1) BAL YERA'EH AND BAL YIMATZEI BEFORE PESACH
OPINIONS: The Gemara says that both Rebbi Yehudah and Rebbi Meir maintain that Chametz is prohibited only from the sixth hour and onward on Erev Pesach. The prohibition is based on the Mitzvas Aseh of "Tashbisu" ("destroy Chametz from your homes").
If the Mitzvah of "Tashbisu" takes effect at the sixth hour of Erev Pesach, do the prohibitions of Bal Yera'eh and Bal Yimatzei also take effect at that time?
The Rishonim dispute exactly when the prohibitions of Bal Yera'eh and Bal Yimatzei take effect.
(a) According to RASHI here (DH Bein l'Rebbi Meir) and in Bava Kama (29b, DH mi'Shesh), the RAMBAM (Hilchos Chametz u'Matzah 3:8), and the SEFER HA'CHINUCH (end of Mitzvah #9), the prohibitions of Bal Yera'eh and Bal Yimatzei take effect before Pesach begins, from the sixth hour of the day on Erev Pesach. A person who keeps Chametz in his possession at that time transgresses not only the Mitzvas Aseh of "Tashbisu," but also the Mitzvos Lo Ta'aseh of Bal Yera'eh and Bal Yimatzei for owning Chametz after the sixth hour. This is also the implication of the Yerushalmi (Pesachim 5:4), as the MINCHAS CHINUCH (11:1) mentions.
(b) However, the RA'AVAD (Hilchos Chametz u'Matzah 3:8) writes that the prohibitions of Bal Yera'eh and Bal Yimatzei do not apply until the Yom Tov begins. All of the verses that mention Bal Yera'eh and Bal Yimatzei say, "Shiv'as Yamim" -- "seven days." These words imply that the prohibitions apply only to the actual days of Pesach, and not to the day before Pesach. (The TOSFOS YOM TOV (5:4) points out that the words of Rashi later in Pesachim (63a, DH Chayav) imply that Rashi himself retracts his opinion and sides with the Ra'avad.)
2) BEDIKAS CHAMETZ FOR A RENTED RESIDENCE
OPINIONS: The Gemara teaches that one who rents a home must perform Bedikas Chametz there only if he takes possession of the key by the fourteenth of Nisan. If he does not receive the key by that date, the owner of the home is responsible to perform Bedikas Chametz. What is the reason for this distinction?
(a) RASHI here and the RASHBAM in Bava Basra (53a, DH v'Hashta) explain that the act of handing over the key is a form of a Kinyan, a binding acquisition. When a person rents a property, he can acquire the lease to the property by merely receiving the key. Since handing over the key is the act that effects the Kinyan, whoever has the key to the house on the fourteenth of Nisan is required to perform the Bedikah.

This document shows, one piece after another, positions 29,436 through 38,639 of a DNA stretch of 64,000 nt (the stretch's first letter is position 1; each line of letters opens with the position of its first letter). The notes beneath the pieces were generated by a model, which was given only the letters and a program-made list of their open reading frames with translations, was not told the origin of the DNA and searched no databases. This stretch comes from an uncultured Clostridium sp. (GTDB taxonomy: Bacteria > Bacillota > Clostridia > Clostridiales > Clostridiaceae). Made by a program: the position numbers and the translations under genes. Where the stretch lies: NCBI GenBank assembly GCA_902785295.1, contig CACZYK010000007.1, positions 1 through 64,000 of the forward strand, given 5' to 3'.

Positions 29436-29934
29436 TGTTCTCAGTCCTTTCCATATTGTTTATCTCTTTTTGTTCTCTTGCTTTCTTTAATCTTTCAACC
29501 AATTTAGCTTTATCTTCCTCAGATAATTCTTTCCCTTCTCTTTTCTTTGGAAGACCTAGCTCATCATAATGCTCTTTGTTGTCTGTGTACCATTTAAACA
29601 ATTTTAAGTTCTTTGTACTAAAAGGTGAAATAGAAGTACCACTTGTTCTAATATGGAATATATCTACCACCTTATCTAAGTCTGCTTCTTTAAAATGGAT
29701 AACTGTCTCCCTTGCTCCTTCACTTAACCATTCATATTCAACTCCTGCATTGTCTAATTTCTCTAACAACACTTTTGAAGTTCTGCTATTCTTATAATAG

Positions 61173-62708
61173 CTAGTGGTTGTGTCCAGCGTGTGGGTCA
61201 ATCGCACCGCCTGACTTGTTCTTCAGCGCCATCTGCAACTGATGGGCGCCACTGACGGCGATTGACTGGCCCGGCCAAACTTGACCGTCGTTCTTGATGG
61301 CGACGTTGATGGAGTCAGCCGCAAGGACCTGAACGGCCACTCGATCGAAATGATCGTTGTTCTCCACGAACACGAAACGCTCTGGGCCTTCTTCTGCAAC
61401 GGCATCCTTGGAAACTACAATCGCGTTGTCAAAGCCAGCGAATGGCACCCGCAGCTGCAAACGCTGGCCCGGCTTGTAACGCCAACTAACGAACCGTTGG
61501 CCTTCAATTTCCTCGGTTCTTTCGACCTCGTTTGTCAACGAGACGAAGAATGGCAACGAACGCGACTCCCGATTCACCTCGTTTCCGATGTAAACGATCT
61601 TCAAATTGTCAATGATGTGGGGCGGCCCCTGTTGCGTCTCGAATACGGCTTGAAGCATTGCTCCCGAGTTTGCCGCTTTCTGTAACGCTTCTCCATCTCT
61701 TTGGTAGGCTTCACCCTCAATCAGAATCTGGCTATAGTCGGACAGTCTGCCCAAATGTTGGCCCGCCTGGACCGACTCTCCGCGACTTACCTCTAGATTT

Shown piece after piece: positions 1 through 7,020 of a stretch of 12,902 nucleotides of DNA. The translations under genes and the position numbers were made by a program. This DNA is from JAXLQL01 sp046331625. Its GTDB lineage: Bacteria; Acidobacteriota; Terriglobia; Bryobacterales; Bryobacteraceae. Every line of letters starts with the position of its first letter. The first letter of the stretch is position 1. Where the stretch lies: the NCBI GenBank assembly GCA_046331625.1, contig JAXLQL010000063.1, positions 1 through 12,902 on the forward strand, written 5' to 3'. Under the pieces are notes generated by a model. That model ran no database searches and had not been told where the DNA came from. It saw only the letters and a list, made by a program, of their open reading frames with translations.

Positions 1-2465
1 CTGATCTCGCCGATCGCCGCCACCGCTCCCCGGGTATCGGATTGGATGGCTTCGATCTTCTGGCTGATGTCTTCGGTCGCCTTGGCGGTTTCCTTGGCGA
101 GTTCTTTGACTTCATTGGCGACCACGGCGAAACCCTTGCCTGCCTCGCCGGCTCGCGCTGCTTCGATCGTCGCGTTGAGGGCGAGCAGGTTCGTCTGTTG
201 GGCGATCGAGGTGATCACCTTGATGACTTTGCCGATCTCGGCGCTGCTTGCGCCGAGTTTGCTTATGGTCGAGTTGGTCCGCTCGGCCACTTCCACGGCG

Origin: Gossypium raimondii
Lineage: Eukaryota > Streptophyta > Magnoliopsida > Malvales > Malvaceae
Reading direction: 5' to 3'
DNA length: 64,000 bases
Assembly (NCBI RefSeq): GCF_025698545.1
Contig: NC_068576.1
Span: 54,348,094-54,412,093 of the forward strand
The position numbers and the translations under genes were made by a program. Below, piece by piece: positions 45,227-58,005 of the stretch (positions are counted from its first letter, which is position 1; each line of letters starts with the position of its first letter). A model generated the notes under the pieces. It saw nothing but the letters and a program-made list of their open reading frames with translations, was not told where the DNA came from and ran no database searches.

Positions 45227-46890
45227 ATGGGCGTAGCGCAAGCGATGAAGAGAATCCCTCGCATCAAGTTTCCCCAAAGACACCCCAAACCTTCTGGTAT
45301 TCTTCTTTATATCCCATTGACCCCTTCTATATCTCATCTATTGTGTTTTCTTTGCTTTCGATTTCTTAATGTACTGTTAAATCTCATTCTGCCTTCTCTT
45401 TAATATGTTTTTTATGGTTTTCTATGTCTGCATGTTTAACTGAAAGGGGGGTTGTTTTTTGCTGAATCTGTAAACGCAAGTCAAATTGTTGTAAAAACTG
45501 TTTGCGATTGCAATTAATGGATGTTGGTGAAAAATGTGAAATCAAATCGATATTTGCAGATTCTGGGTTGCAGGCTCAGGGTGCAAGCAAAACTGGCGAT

(b) TOSFOS, RABEINU DAVID (in his first explanation), and the RITVA explain that the person who rents the house does not acquire the lease merely by receiving the key. Nevertheless, if he has either made a real Kinyan on the house, or he has received the key to the house (even though he has not made an actual Kinyan), he is obligated to perform the Bedikah. The reason for this is that once the owner gives the key to the tenant, the owner is simply unable to perform the Bedikah since he cannot get into the house. Therefore, if the tenant either has possession of the house or has the key to it, he must perform the Bedikah. (If the tenant has made a Kinyan but has not received the key, he must perform the Bedikah because he owns the house and can demand the key. If he merely has the key to the house but has not made a Kinyan, he must perform the Bedikah because the owner is unable to enter the house without the key.)
(c) RABEINU CHANANEL, the RAN, TOSFOS RABEINU PERETZ, and RABEINU DAVID (in his second explanation) explain that the tenant must perform the Bedikah only when he has both the key to the house in his hand and he has made a Kinyan. The tenant is not obligated to perform the Bedikah if one of those two conditions is not met.
HALACHAH: The SHULCHAN ARUCH (OC 437:1) cites the opinion of Rabeinu Chananel and rules that a tenant is obligated to perform the Bedikah only when he has both a Kinyan and the key. Otherwise, the owner must perform the Bedikah.